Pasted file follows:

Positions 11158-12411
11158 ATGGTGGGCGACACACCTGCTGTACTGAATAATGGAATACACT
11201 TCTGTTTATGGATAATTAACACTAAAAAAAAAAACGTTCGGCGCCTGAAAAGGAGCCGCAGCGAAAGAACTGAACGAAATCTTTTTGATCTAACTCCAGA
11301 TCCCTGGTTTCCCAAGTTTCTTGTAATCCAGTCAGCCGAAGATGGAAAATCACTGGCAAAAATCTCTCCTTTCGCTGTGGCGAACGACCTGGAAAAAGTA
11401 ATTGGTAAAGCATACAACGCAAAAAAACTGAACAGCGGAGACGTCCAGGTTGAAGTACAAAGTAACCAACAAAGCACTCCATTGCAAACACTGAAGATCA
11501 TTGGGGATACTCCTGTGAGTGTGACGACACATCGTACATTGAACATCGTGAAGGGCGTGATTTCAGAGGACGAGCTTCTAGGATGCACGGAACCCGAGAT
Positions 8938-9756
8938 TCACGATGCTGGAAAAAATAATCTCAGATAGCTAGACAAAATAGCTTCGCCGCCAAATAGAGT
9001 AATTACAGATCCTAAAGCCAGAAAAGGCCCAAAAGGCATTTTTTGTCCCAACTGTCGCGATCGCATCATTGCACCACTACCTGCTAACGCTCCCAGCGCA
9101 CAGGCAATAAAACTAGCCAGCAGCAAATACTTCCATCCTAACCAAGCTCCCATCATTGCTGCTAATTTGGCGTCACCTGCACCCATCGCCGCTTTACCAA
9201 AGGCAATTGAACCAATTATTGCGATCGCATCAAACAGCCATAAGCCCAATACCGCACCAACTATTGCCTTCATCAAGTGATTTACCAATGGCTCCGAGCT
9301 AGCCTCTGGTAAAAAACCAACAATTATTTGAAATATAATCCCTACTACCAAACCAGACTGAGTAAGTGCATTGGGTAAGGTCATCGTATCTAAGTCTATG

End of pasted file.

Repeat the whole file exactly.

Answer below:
Positions 11158-12411
11158 ATGGTGGGCGACACACCTGCTGTACTGAATAATGGAATACACT
11201 TCTGTTTATGGATAATTAACACTAAAAAAAAAAACGTTCGGCGCCTGAAAAGGAGCCGCAGCGAAAGAACTGAACGAAATCTTTTTGATCTAACTCCAGA
11301 TCCCTGGTTTCCCAAGTTTCTTGTAATCCAGTCAGCCGAAGATGGAAAATCACTGGCAAAAATCTCTCCTTTCGCTGTGGCGAACGACCTGGAAAAAGTA
11401 ATTGGTAAAGCATACAACGCAAAAAAACTGAACAGCGGAGACGTCCAGGTTGAAGTACAAAGTAACCAACAAAGCACTCCATTGCAAACACTGAAGATCA
11501 TTGGGGATACTCCTGTGAGTGTGACGACACATCGTACATTGAACATCGTGAAGGGCGTGATTTCAGAGGACGAGCTTCTAGGATGCACGGAACCCGAGAT
Positions 8938-9756
8938 TCACGATGCTGGAAAAAATAATCTCAGATAGCTAGACAAAATAGCTTCGCCGCCAAATAGAGT
9001 AATTACAGATCCTAAAGCCAGAAAAGGCCCAAAAGGCATTTTTTGTCCCAACTGTCGCGATCGCATCATTGCACCACTACCTGCTAACGCTCCCAGCGCA
9101 CAGGCAATAAAACTAGCCAGCAGCAAATACTTCCATCCTAACCAAGCTCCCATCATTGCTGCTAATTTGGCGTCACCTGCACCCATCGCCGCTTTACCAA
9201 AGGCAATTGAACCAATTATTGCGATCGCATCAAACAGCCATAAGCCCAATACCGCACCAACTATTGCCTTCATCAAGTGATTTACCAATGGCTCCGAGCT
9301 AGCCTCTGGTAAAAAACCAACAATTATTTGAAATATAATCCCTACTACCAAACCAGACTGAGTAAGTGCATTGGGTAAGGTCATCGTATCTAAGTCTATG